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Devilled Eggs


    A yummy flashback to the 1950s.


    4 free-range eggs
    2 Tbsp (30 mL) low-fat mayonnaise
    1 Tbsp (15 mL) plain low-fat yogourt
    1 Tbsp (15 mL) red onion or fresh chives, minced
    2 tsp (10 mL) capers, rinsed and minced
    1/4 tsp (1 mL) freshly cracked pepper
    Sprinkle of paprika

    Tip: Eggs that have been in your fridge for about a week are the best eggs to hard-cook, and easier to peel too. Store hard-cooked eggs in the fridge for up to seven days.

    Place eggs in medium pot; cover with cold water and bring to a boil. Once water is boiling, cover pot, remove from heat, and let sit for 18 to 20 minutes. Drain water and run cold water over eggs to cool them.

    The night before the picnic, peel eggs. Rinse under cold water to make sure there isn’t a speck of shell left. Pat dry. Cut into halves. Remove yolk by gently popping it out.

    Place yolks in bowl and mash gently with a fork. Stir in mayonnaise, yogourt, onion or chives, capers, and pepper. Scoop out about 1/8 of the mixture and spoon into halved egg whites. Sprinkle with paprika.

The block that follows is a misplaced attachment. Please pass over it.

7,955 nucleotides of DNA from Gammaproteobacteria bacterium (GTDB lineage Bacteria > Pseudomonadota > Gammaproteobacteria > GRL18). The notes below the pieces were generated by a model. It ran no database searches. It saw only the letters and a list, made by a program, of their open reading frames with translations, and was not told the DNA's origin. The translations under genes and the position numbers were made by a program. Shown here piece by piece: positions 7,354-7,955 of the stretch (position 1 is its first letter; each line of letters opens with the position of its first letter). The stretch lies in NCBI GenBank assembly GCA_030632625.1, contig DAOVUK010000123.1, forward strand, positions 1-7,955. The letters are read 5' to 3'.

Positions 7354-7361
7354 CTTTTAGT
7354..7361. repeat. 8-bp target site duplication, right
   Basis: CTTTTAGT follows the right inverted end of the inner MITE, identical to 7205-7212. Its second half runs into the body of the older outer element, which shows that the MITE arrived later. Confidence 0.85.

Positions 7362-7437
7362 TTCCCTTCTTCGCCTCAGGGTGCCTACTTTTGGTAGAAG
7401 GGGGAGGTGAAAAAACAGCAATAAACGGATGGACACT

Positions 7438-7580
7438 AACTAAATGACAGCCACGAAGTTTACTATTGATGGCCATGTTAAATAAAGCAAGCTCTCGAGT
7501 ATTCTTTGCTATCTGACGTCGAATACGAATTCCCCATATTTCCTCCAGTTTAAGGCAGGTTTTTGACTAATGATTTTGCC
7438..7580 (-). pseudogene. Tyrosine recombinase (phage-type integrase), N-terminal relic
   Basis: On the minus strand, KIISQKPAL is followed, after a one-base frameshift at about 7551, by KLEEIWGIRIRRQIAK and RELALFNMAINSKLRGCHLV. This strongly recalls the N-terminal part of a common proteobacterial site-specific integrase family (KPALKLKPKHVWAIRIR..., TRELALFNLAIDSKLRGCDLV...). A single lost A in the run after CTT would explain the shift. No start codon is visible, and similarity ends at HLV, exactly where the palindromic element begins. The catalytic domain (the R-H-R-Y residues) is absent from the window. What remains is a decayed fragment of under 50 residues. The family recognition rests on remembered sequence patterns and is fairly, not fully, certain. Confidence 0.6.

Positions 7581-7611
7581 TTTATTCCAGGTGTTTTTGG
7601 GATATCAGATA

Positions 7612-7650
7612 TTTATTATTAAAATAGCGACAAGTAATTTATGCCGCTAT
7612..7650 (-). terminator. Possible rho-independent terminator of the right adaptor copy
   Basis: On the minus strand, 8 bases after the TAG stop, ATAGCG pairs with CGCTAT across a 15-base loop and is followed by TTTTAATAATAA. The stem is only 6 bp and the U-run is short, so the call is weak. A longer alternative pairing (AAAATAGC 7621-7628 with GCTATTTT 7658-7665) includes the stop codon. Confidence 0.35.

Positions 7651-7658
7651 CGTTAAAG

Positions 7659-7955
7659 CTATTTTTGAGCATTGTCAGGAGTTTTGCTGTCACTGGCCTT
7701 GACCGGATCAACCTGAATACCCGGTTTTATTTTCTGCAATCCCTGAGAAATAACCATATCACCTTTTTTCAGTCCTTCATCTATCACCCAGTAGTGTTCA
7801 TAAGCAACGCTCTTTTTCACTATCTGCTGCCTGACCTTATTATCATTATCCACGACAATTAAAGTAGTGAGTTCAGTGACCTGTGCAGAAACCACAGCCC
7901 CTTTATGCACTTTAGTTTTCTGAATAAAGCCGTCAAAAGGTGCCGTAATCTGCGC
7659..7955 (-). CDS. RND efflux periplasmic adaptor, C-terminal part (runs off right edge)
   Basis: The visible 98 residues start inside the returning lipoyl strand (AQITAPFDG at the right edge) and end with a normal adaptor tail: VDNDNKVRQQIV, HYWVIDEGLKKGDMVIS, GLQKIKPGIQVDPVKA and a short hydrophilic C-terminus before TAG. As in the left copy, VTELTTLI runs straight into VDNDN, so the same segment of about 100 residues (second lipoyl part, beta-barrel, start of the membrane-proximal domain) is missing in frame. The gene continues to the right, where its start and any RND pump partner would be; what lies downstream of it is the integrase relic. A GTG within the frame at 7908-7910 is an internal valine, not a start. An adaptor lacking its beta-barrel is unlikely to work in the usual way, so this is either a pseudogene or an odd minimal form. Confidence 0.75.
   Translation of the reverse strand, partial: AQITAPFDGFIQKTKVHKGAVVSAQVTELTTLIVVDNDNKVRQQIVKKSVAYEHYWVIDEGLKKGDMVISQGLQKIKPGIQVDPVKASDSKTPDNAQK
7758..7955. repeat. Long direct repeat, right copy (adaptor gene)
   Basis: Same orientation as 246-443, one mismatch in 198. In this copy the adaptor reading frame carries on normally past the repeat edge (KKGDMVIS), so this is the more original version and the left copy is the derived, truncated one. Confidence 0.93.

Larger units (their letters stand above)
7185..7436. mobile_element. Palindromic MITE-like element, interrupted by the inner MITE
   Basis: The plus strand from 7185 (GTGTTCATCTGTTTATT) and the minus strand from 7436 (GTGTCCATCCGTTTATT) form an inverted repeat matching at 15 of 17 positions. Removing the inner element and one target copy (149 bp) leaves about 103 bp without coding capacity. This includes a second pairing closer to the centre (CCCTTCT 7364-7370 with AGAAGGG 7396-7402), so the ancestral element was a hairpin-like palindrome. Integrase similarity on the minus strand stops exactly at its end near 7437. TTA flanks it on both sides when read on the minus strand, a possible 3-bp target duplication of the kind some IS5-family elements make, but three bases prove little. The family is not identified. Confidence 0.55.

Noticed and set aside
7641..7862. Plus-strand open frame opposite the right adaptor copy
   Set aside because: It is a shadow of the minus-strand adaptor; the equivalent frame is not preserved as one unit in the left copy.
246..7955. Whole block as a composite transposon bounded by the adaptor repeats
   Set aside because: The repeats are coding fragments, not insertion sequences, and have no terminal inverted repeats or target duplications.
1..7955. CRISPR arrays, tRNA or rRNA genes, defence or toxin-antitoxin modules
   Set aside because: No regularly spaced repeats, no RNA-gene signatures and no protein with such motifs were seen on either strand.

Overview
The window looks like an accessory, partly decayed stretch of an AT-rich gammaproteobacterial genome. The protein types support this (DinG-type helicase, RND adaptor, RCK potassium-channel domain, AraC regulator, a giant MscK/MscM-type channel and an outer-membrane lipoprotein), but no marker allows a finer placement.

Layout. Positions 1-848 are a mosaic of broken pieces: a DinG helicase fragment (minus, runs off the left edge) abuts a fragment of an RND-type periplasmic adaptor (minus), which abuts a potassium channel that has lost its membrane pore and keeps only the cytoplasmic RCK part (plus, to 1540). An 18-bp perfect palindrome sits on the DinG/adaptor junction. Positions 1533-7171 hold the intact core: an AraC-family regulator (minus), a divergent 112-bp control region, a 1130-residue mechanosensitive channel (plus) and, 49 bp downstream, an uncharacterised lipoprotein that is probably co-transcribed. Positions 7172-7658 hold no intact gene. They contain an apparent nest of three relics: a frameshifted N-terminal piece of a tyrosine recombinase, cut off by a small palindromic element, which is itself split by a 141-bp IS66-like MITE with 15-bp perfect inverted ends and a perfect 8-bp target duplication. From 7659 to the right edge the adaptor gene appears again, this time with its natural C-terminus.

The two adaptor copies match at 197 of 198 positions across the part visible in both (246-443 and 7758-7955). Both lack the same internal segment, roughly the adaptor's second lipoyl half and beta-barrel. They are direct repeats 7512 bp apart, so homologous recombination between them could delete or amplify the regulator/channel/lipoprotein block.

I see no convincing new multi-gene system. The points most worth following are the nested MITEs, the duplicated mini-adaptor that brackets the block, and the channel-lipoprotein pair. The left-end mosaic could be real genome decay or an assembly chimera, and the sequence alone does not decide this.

Place snugly in container with tight-fitting lid so eggs won’t slide around in transit. Store in fridge overnight and pack into an insulated cooler the day of the picnic.

    Makes 8 halves.

    Two halves contain:
    94 calories; 6 g protein; 7 g total fat (1.6 g sat. fat, 0 g trans fat); 1 g carbohydrates; 0 g fibre; 116 mg sodium

    Source: "Picnics & Potlucks", alive #344, June 2011


    Devilled Eggs




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    Pear and Butternut Squash Salad with Ginger, Crispy Sage, and Hazelnuts

    Pear and Butternut Squash Salad with Ginger, Crispy Sage, and Hazelnuts

    Many flavours that complement pears—sage, ginger, maple syrup—also go well with butternut squash, so it makes sense to bring the two together. For this autumn salad, mixed greens are tossed with marinated squash ribbons that serve to dress the salad with spicy, gingery brightness. A juicy yet firm medium-sweet pear, such as red Anjou, works well here, and its vibrant red skin makes a pretty plate alongside butternut squash. The finishing touch is a sprinkling of crispy sage and maple syrup-toasted hazelnuts. Refrigerator tip Treat butternut squash ribbons as you would a dressing, keeping them in the refrigerator until ready to use. They will last a few days in the refrigerator, and you can have them on hand to dress small amounts of lettuce. If, rather than making one large salad, you want to serve individual amounts of this salad, just dress a few leaves with some ribbons; cut up pear and fry sage leaves as you serve.